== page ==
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Five tips to meet the tax return deadline tonight

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You have until 11:59pm tonight, Tuesday 31 January, to submit your self-assessment return and pay any tax owed. Here are five tips for last-minute filers.

An estimated 12 million returns for the 2021/22 tax year are due to be submitted to HMRC by the 31 January 2023 deadline.

Last week, more than three million were still outstanding. If you have left it until the last minute, here are five tips to help you file on time, and pay any tax owed:

1) Ignorance isn’t bliss

Tax returns aren’t just for the rich. While most Brits don’t need to file as tax is automatically deducted from wages, pensions or savings, for others, a tax return is a must.

This includes those:

  • Who were self-employed and earned more than £1,000
  • Who earned more than £100,000 in taxable income
  • Who earned money from renting out property or other untaxed income such as tips and commission
  • Who earned income from savings, investments and dividends
  • Who earned income from overseas or who lived abroad and had a UK income
  • Who were a partner in a business partnership
  • Who are employed but use their own money to travel and other job expenses
  • Who claimed some Covid-19 grant or support payments
  • Who need to claim income tax reliefs such as money paid into a personal pension, business expenses if you are self-employed and charitable donations
  • Who earned more than £50,000 and you or your partner claims child benefit.

If you’re unsure if you need to file, check HMRC’s online tool.

2) Don’t fret about how to work out your tax bill

By filing online, your tax will be calculated for you. But, this does rely on you providing all the correct information, according to Sarah Hollowell, tax & trustee services director at Killik & Co.

She says it’s a good idea to familiarise yourself with all the reliefs and allowances that are available to you so that you have at least a rough indication of what you should be paying. As an example, be aware of income tax thresholds, NI contributions, the Personal Savings Allowance etc.

3) There are options if you can’t afford to pay

If your tax bill is unaffordable don’t panic. HMRC has options for those in financial distress so burying your head in the sand and racking up fines is not the answer, Alice Haine, personal finance analyst at Bestinvest says.

The Time to Pay scheme is a payment plan for those who owe less than £30,000, are within 60 days of the payment deadline and plan to clear the debt within 12 months. To be eligible, you must not have any other debts or payment plans with HMRC and be aware you will be expected to tap into your own savings and assets to reduce the debt.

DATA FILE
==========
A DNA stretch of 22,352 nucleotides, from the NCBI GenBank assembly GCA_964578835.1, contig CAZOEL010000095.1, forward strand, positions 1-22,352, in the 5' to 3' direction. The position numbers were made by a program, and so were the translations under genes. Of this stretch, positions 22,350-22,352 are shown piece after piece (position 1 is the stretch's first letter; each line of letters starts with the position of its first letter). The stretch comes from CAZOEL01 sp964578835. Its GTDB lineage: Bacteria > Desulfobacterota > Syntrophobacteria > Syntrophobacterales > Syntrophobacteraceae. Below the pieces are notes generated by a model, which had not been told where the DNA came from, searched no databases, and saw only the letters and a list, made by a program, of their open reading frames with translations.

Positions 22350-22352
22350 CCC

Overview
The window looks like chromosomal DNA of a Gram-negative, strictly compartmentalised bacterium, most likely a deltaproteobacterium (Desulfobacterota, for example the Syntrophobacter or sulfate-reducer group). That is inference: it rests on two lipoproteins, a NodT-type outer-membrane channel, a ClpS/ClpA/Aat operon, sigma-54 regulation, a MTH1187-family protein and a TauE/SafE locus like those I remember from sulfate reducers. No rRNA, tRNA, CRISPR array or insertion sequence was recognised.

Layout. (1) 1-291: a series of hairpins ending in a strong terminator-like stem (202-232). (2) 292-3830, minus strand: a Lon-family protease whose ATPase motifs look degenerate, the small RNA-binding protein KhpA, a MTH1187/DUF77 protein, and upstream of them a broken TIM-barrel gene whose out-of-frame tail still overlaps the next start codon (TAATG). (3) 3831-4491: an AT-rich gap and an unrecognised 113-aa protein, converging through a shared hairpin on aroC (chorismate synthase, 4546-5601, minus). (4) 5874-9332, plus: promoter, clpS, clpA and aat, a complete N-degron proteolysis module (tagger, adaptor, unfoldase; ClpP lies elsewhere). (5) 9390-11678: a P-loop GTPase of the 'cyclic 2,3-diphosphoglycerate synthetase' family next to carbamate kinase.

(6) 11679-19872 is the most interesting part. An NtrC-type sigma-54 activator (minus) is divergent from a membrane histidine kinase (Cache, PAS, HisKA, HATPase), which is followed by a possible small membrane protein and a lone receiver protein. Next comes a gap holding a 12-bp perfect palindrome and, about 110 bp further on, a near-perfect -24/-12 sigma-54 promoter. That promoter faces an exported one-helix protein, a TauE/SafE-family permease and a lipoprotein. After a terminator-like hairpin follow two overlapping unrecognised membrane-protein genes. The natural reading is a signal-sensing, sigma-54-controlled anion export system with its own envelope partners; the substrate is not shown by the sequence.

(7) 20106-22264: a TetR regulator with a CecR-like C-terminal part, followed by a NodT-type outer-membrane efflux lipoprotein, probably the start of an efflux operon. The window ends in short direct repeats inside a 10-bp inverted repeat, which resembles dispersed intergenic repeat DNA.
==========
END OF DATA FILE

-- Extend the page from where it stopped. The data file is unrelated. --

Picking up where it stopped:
HMRC will want to know how much you earn, the amount you typically spend per month and how much you can afford to repay. However, be aware that interest is charged on this amount, currently at 6%.

4) Don’t forget to declare Covid-19 payments

During the Covid-19 pandemic, the Government launched a number of grants and support payments for business owners and the self-employed. For the 2.9 million people who claimed at least one Self-Employment Income Support Scheme (SEISS) payment in the 2021/22 tax year, these are taxable and must be declared in the tax return.

Other Covid-19 support scheme payments should also be declared by the self-employed, in a partnership or in a business. These include the SEISS, the Coronavirus Job Retention Scheme and other Covid-19 grants and support payments such as Eat Out to Help Out and test and trace or self-isolation grants, Haine says.

Abuse of Covid-19 support schemes cost the Treasury several billion pounds, which was “embarrassing for the Government”, so HMRC is likely to crack down on self-assessors who omit this information, intentionally or otherwise, Haine warns.

5) Double check your return before you send it

Have you done your calculations properly and have you declared everything? HMRC can charge penalties if you make an error on the return or any other paperwork you submit even if they were made in good faith.

Just last week, HMRC chief executive, Jim Harra, commented on careless tax returns, stating “if your error was as a result of carelessness, then legislation says that a penalty could apply in those circumstances”.

These include understating or misrepresenting how much tax you owe. If you have a reasonable excuse for this error, then you may be able to appeal any fine imposed. If you cannot appeal or lose your appeal, the penalty you pay depends on the type of behaviour around the error, whether you notified HMRC or not, and a percentage of the potential lost revenue.

Once you’ve filed your 2021/22 return, you can amend it anytime from 72 hours after you’ve filed it until 31 January 2024.


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